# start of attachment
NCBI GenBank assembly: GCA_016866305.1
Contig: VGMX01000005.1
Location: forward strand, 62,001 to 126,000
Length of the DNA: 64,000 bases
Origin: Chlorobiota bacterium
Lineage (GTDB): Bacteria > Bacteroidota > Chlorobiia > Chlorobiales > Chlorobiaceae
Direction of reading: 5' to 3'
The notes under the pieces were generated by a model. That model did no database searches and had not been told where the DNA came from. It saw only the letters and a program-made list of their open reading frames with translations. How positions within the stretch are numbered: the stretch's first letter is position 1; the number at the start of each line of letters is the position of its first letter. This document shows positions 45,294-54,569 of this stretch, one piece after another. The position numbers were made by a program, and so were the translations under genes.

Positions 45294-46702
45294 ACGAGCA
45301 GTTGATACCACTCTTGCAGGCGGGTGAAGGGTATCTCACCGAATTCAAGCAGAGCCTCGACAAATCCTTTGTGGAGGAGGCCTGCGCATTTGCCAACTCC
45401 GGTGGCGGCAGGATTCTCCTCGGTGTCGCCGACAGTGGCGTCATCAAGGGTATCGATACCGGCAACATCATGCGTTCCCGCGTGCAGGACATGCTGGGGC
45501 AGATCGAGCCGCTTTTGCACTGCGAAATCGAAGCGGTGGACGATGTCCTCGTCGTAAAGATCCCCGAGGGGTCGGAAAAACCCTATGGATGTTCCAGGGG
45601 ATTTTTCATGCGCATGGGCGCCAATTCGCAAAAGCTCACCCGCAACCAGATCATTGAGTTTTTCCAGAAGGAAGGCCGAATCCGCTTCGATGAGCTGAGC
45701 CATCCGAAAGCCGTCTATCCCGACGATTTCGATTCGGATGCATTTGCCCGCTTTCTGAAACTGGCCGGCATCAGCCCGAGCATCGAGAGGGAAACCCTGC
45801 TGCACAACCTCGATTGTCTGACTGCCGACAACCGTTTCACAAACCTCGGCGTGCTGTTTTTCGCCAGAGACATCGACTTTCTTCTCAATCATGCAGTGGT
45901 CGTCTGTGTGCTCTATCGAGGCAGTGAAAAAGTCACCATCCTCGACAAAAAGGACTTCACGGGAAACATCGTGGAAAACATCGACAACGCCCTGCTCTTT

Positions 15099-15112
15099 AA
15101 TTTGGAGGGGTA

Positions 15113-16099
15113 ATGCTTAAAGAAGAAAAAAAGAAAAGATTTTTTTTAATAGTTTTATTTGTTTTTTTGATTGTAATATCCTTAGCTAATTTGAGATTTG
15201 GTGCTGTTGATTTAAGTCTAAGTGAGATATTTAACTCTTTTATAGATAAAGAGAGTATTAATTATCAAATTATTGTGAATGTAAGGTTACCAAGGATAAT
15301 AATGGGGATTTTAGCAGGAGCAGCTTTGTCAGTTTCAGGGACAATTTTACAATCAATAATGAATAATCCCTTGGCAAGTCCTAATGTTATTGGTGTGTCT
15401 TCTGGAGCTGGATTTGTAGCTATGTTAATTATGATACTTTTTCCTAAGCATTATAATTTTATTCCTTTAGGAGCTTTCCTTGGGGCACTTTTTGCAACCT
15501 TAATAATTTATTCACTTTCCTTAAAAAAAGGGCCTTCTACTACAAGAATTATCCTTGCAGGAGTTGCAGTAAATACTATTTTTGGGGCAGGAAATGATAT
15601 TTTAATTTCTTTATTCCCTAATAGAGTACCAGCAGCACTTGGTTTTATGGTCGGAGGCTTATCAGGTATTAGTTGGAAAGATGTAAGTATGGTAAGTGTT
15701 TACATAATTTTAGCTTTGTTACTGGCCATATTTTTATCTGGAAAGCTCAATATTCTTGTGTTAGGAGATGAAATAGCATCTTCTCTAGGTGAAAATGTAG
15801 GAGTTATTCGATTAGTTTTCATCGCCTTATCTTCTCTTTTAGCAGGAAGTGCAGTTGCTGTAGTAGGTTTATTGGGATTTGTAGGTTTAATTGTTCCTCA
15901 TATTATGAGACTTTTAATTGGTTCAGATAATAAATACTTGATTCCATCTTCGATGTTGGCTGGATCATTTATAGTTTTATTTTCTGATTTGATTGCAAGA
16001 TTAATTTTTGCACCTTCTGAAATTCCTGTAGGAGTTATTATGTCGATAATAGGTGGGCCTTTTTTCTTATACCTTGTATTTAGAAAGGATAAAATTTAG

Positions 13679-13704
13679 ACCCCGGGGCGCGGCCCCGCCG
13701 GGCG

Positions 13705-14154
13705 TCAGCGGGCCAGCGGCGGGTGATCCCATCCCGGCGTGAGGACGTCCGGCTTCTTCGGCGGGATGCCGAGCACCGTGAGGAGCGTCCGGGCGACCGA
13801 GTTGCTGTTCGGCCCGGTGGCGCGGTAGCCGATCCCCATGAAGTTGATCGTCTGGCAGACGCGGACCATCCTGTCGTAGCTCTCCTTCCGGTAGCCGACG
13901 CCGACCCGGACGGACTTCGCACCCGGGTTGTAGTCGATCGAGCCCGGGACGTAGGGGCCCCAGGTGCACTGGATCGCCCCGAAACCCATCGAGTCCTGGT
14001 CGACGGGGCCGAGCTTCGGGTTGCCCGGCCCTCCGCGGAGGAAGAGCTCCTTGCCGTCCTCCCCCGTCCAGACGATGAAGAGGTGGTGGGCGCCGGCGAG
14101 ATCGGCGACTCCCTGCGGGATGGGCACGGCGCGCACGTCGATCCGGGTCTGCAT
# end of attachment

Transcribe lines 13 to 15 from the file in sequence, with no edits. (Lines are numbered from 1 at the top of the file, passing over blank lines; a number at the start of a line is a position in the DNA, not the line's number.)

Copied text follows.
45501 AGATCGAGCCGCTTTTGCACTGCGAAATCGAAGCGGTGGACGATGTCCTCGTCGTAAAGATCCCCGAGGGGTCGGAAAAACCCTATGGATGTTCCAGGGG
45601 ATTTTTCATGCGCATGGGCGCCAATTCGCAAAAGCTCACCCGCAACCAGATCATTGAGTTTTTCCAGAAGGAAGGCCGAATCCGCTTCGATGAGCTGAGC
45701 CATCCGAAAGCCGTCTATCCCGACGATTTCGATTCGGATGCATTTGCCCGCTTTCTGAAACTGGCCGGCATCAGCCCGAGCATCGAGAGGGAAACCCTGC